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3 Questions for An Alt-Academic Working Towards A PhD

A Q&A with Ashley Kehoe, Associate Director of Experiential Learning at the Dartmouth Center for the Advancement of Learning.

May 10, 2017
 
 

Ashley Kehoe is the inaugural Associate Director of Experiential Learning at the Dartmouth Center for the Advancement of Learning. (Where I also work). 

Ashley has graciously agreed to share her thoughts and experience as full-time alt-academic who is also working towards a PhD.  

Question 1:  Why are you studying for a PhD?  How does your graduate work relate to your job?  What will a PhD give you that you think will contribute to your goals for your institution and your career?

A:  Something I’ve discovered in my first year as a doctoral student is that I’m not actually studying for a PhD, I’m studying to become a PhD. The distinction there is that this experience is inspiring me to think more deeply, approach problems more critically, and engage with my own learning differently than I ever have. It’s really not about what the degree will do for me, it’s about what the experience is doing to the way I think and how I approach my work. It’s truly been a transformative process so far.

The program itself - Antioch University’s PhD in Leadership and Change - connects strongly to my career in higher education. I purposefully chose a program that cuts across disciplinary boundaries, so I have the opportunity to study higher education from multiple lenses beyond the field and learn in a diverse community of faculty and students with years of experience in a wide range of industries.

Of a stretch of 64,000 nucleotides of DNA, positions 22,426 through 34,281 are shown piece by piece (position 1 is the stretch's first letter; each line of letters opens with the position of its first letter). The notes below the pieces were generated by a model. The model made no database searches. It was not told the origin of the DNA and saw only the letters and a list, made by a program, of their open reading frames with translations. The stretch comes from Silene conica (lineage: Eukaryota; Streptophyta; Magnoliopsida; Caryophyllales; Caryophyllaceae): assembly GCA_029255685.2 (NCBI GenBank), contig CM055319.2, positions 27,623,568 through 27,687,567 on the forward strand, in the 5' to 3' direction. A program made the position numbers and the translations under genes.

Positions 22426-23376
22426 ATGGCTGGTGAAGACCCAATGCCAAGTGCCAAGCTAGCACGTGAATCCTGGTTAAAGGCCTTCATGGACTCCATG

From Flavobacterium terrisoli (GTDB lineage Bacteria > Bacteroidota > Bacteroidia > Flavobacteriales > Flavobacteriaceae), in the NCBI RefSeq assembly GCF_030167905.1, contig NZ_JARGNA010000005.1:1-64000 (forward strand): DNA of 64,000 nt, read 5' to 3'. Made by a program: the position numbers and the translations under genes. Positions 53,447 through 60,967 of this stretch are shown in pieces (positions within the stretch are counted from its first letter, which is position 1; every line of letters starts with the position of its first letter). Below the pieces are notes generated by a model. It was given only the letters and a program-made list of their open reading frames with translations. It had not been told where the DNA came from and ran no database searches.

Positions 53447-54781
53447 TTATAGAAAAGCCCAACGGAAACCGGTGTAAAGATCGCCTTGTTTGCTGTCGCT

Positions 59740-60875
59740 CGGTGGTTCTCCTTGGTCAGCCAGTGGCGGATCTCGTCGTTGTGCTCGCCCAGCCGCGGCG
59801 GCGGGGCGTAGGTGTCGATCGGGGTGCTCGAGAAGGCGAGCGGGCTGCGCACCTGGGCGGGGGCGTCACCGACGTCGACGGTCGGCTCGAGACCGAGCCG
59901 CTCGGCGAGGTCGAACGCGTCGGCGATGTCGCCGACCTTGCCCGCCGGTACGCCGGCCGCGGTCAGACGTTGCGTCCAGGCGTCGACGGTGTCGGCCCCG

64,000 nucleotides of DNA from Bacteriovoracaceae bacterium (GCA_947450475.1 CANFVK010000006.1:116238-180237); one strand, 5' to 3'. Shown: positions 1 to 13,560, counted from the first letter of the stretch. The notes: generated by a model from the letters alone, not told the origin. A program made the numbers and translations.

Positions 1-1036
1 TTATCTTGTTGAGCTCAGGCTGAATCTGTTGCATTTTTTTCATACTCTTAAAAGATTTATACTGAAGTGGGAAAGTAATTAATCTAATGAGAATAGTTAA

As an aspiring leader in higher education, a PhD is sort of a mandatory credential for career advancement, but I try not to think of it that way, as a box to check. Instead, I’m framing this as a multi-year opportunity to dedicate time and energy to questions and ideas I have about higher education that I’ve otherwise been too busy to explore as a full-time professional working in the field for the past decade. A year into life as a PhD student, I fully believe this will make me a more effective professional in the long-run, and that I will come out of this program deeply rooted in the scholarship of my field with significant contributions to make and the skills to actually make them.

Question 2:  Tells us about your PhD program.  What is it?  How is it structured?  How much does it cost?  How much time will it take?   Why did you choose this one?  How are you managing to work full-time while studying for your doctorate?

A:  I chose the Antioch PhD in Leadership and Change program for several reasons:

  • It was critical for me to find a program that valued learning design, faculty-student engagement, and experiential education as much as I do. Given what I do professionally, I struggled to imagine myself sitting in classes that were not well designed, or navigating a curriculum that wasn’t intentionally developed. Our program is based on a progressive education model, where we move through the program by completing a series of learning achievements that allow us to demonstrate mastery in specific outcome areas. Each project aligns directly with program outcomes and is assessed by a different member of the faculty, which gives us a chance to get different types of feedback as we progress through the program and narrow in on our research interests.
  • I also knew I wanted to continue working while pursuing my degree, which limited my options either geographically or to online programs. As a social learner who thrives in learning communities, I was concerned about doing a program remotely, so I was thrilled to find a low-residency option. Antioch’s program is a flexible, hybrid approach, where much of our learning happens at a distance and we gather in-person for multi-day residencies several times throughout the year. A year in, I can honestly say it doesn’t feel at all like distance education. There are so many intentional check-ins and touch points built into the program that I feel highly connected at all times - to my advisor, to our faculty, and to members of my cohort.